by Kristin Holt | Apr 12, 2021 | Articles
Victorian Jellies were all the rage throughout nineteenth-century America and Victoria’s British Isles.
Through mid-century, cooks relied on various gelling agents to set up their moulded creations. Two of those articles from the sea–isinglass and Irish moss–are illustrated by means of Victorian-era recipe books and newspaper advertisements.
by Kristin Holt | Jun 5, 2018 | Articles
One (unnamed) high-society New York City hostess started a fad that lasted fifty years…
The Calico Ball. Not only was the style of party highly fashionable, it also ensured help to those who needed it most.
by Kristin Holt | Nov 6, 2017 | Articles
This vintage newspaper article, printed in Washington, D.C. in 1881, speaks frankly of concerns a minister has in the way young people go about courtship. Compared to today’s parents’ and grandparents’ concerns, we might draw parallel (or direct) comparisons. Much has changed, and much stays the same.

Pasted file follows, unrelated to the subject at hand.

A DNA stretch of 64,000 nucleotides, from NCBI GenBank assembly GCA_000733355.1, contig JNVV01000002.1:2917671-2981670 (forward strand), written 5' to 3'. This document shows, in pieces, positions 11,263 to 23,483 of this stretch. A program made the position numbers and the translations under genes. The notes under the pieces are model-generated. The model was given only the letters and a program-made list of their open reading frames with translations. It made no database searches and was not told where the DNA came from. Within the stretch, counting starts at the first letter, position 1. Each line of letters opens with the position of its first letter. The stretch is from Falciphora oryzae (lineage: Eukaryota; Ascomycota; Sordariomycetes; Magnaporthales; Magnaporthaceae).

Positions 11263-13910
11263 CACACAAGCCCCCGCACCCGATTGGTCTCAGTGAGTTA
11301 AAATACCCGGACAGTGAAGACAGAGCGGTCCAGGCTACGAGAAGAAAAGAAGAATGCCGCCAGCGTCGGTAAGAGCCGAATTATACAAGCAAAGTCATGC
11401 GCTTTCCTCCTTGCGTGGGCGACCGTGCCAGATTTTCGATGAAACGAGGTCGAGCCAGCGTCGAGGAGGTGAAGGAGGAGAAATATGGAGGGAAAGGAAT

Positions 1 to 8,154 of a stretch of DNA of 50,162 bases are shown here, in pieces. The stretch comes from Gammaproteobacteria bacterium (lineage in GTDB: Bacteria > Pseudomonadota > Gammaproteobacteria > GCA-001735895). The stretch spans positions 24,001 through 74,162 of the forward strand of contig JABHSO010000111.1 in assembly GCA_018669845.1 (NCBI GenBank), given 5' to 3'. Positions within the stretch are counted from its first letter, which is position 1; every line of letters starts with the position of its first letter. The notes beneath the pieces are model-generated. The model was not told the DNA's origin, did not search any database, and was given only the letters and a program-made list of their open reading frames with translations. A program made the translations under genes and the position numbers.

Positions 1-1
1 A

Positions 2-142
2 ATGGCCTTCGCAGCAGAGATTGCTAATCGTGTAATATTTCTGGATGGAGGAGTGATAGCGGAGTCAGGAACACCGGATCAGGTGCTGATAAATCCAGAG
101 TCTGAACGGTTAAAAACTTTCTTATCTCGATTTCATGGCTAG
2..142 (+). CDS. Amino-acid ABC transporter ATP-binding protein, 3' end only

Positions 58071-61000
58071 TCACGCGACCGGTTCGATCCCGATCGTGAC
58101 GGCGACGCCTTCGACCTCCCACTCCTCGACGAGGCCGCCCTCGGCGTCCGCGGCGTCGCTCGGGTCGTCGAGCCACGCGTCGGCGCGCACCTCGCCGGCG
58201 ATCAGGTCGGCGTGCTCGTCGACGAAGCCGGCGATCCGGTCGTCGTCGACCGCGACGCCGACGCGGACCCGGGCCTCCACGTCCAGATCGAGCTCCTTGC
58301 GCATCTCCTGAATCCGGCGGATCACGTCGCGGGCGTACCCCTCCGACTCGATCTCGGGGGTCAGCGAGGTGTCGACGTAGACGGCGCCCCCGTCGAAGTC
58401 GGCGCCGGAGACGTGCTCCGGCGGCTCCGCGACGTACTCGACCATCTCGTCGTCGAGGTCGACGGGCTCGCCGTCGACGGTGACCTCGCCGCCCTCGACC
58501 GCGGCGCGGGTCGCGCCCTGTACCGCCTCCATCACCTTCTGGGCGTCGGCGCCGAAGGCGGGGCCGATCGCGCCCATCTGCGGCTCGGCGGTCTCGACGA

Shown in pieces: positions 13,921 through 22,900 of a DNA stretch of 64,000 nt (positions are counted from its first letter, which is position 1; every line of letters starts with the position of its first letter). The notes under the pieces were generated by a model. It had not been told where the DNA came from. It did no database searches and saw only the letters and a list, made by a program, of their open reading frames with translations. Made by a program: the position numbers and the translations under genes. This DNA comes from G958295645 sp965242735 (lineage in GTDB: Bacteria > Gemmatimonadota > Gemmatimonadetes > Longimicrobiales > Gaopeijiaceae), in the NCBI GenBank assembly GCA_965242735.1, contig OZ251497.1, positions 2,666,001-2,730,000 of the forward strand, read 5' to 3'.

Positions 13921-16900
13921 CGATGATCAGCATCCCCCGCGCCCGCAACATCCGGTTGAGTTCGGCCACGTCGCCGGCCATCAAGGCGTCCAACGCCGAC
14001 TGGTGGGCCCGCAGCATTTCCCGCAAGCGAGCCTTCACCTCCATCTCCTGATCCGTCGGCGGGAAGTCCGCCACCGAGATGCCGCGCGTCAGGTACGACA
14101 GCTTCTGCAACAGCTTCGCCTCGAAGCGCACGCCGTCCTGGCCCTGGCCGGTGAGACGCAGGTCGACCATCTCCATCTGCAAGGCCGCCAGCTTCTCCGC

by Kristin Holt | Feb 18, 2017 | Articles
Though American Victorian women took to the safety bicycle in droves, newspaper and public notices of the day show that women on bicycles were not widely accepted. A public service announcement from The Woman’s Rescue League proclaimed that women on bicycles were immoral, vulgar, disease-ridden, and unwomanly. Such attitudes didn’t keep women from their bicycles, and with the advent of the new Safety Bicycle, women such as my character, Sophia Sorensen (Sophia’s Leap-Year Courtship), took to cycling and had no interest in forfeiting the exercise and transportation.
by Kristin Holt | May 27, 2016 | Articles
When did the term “O.K.” or “okay” find its way into common use in American English? Is it incorrect (and inaccurate) to use “okay” in 19th century fiction? What if it’s spelled “O.K.”? What does O.K. stand for, anyway? I’ve provided numerous historical newspaper articles and snippets showing the etymology and proving one of the spellings (O.K.) is highly accurate in the 19th century, but the other (okay) is not.